Importance of Budgeting for the Reseller

41-Budgetting-Irregular-IncomeFor those of you who are wondering if you could quit your day job and become a full-time reseller, perhaps the biggest hang-up keeping you from that transition is the thought of having irregular income. The absolute first step toward deciding if you can or should make that transition is to set a family budget. Part of setting a budget is knowing your regular expenses and getting a handle on your irregular (or seasonal) expenses. You have no way to know if your reselling income will be enough to cover those expenses if you don’t even know what those expenses are. Online banking makes keeping track of our expenses easier than ever, but you’d still be surprised how much money dwindles away in cash payments without our ever knowing where it went — doubly so, if you’re accustomed to swiping a credit card for most of your purchases.

Budget GrowthLikewise, if you don’t set up a business budget, you have no way to know if your business is being successful in the long run. You must keep track of income and expenses, not just for IRS purposes, but because you need this information to plan for future expenses and strategize how best to invest your capital as you’re sourcing. Simply put, knowing your budget helps you make a good decision when you’re standing on Aisle 3 in a store wondering if an item would be a good product to resell.

Dave Ramsey says, “Winning at money is 80 percent behavior and 20 percent head knowledge. What to do isn’t the problem; doing it is. Most of us know what to do, but we just don’t do it.” Budgeting doesn’t have to involve difficult concepts. It’s mostly just common sense. The biggest part of it is to 1) sit down and make a plan and 2) stick with your plan, making changes as needed. Don’t get sidetracked, be patient, delay gratification, work hard, and see how smart choices can pay off in the long run.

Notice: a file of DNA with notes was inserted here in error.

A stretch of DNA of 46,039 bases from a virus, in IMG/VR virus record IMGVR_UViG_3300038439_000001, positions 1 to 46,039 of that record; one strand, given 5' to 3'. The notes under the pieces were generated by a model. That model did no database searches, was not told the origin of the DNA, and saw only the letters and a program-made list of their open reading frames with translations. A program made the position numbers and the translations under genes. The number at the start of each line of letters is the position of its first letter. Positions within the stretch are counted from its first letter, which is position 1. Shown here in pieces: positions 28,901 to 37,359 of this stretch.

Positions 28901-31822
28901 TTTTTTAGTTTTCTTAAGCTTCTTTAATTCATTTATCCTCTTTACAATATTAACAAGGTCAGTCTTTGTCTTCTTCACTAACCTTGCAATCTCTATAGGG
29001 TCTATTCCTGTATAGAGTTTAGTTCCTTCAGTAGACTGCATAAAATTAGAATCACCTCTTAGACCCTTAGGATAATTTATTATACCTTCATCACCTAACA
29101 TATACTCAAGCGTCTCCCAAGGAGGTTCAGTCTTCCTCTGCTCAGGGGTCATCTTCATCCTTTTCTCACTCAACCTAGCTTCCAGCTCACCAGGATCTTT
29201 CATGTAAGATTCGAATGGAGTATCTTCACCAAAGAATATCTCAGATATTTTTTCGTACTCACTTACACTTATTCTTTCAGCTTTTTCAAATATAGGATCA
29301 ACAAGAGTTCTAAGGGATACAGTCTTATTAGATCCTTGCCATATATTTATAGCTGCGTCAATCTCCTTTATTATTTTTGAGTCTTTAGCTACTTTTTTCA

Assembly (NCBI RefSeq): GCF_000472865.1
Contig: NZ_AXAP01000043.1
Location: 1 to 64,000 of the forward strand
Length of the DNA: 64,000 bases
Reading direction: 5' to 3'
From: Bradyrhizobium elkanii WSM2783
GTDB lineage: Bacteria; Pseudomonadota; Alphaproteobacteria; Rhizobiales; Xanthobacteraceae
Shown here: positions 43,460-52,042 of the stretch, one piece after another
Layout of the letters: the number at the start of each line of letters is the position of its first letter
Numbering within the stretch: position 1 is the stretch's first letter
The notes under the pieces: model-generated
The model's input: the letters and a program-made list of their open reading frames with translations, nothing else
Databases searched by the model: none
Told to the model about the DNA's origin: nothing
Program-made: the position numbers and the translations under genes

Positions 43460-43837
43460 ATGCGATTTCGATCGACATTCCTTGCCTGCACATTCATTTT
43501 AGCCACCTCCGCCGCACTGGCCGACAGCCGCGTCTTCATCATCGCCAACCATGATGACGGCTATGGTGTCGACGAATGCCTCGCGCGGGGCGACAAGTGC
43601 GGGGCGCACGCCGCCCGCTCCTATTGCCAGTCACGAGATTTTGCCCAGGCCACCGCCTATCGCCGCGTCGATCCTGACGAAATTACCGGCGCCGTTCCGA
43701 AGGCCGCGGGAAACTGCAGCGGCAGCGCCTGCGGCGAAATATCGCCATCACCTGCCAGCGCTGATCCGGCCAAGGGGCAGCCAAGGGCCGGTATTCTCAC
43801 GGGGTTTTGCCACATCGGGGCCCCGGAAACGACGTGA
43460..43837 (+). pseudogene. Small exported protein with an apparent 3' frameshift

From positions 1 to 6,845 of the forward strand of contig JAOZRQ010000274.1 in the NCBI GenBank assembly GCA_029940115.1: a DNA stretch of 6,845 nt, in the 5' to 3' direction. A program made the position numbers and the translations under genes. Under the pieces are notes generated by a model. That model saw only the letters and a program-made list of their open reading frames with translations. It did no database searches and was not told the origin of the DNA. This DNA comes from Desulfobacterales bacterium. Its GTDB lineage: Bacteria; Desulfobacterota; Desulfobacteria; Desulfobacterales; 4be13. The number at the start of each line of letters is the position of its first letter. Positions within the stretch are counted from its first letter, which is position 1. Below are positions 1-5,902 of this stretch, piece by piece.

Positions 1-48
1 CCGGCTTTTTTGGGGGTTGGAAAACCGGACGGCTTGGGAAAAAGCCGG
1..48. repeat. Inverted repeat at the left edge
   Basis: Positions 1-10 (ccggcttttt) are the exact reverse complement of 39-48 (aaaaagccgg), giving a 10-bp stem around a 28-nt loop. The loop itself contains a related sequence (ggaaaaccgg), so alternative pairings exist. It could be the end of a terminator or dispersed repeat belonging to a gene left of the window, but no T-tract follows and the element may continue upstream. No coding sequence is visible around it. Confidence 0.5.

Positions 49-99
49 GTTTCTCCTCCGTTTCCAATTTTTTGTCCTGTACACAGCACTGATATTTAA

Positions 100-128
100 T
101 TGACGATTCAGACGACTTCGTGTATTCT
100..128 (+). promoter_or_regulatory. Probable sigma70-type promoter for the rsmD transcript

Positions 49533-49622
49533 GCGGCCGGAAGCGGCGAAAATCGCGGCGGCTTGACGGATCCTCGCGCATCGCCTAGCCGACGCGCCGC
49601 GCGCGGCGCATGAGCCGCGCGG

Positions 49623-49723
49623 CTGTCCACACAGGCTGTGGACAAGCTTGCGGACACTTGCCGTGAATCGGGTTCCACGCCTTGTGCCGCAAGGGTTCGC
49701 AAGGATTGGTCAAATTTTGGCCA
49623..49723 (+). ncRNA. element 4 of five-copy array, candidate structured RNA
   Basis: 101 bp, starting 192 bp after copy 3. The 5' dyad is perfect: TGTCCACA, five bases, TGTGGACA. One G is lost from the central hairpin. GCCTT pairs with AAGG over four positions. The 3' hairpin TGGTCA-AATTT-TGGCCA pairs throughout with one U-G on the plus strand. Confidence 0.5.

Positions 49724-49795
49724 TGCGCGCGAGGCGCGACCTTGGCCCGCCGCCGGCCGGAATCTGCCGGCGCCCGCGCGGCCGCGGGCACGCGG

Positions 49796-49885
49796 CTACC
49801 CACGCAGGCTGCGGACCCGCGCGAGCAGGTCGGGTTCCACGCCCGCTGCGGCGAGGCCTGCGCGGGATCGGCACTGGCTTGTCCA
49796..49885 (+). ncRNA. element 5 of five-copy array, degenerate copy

If your reselling business is more of a get-rich-quick set-up, we don’t have a lot of advice for you. But if you’re wanting to see steady growth and a healthier business, we highly recommend that you take the time to budget.

Married To Reselling Mini 2Bonus Perk of Budgeting: Did you know there’s one simple way you can reduce stress in your family life, eliminate arguing over finances, free up funds to do more of what your family finds important, and ultimately grow your business? Just set a budget and stick with it for a while, and you’re likely to see all of those things happen. In our book, Married To Reselling, we have a whole chapter dedicated to budgeting with your spouse. We break down all the steps to creating a budget with your spouse and how that leads to a better marriage between both you and your spouse.

So now you understand why a budget is important to maximizing profits — be on the lookout for our next blog post where I break down exactly how Rebecca and I budget both our personal and business numbers. To be sure you don’t miss the next blog post, scroll up and click on the subscribe button in the top right side of the screen.

Do you have any budgeting tips for other Full-Time FBA readers? I’d love to hear what tips work best for you and your business. Comment below!

One response to “How To Budget for a Profitable FBA Business – Part 1 of 2

  1. Pingback: How To Budget for a Profitable FBA Business – Part 2 of 2 | Full-Time FBA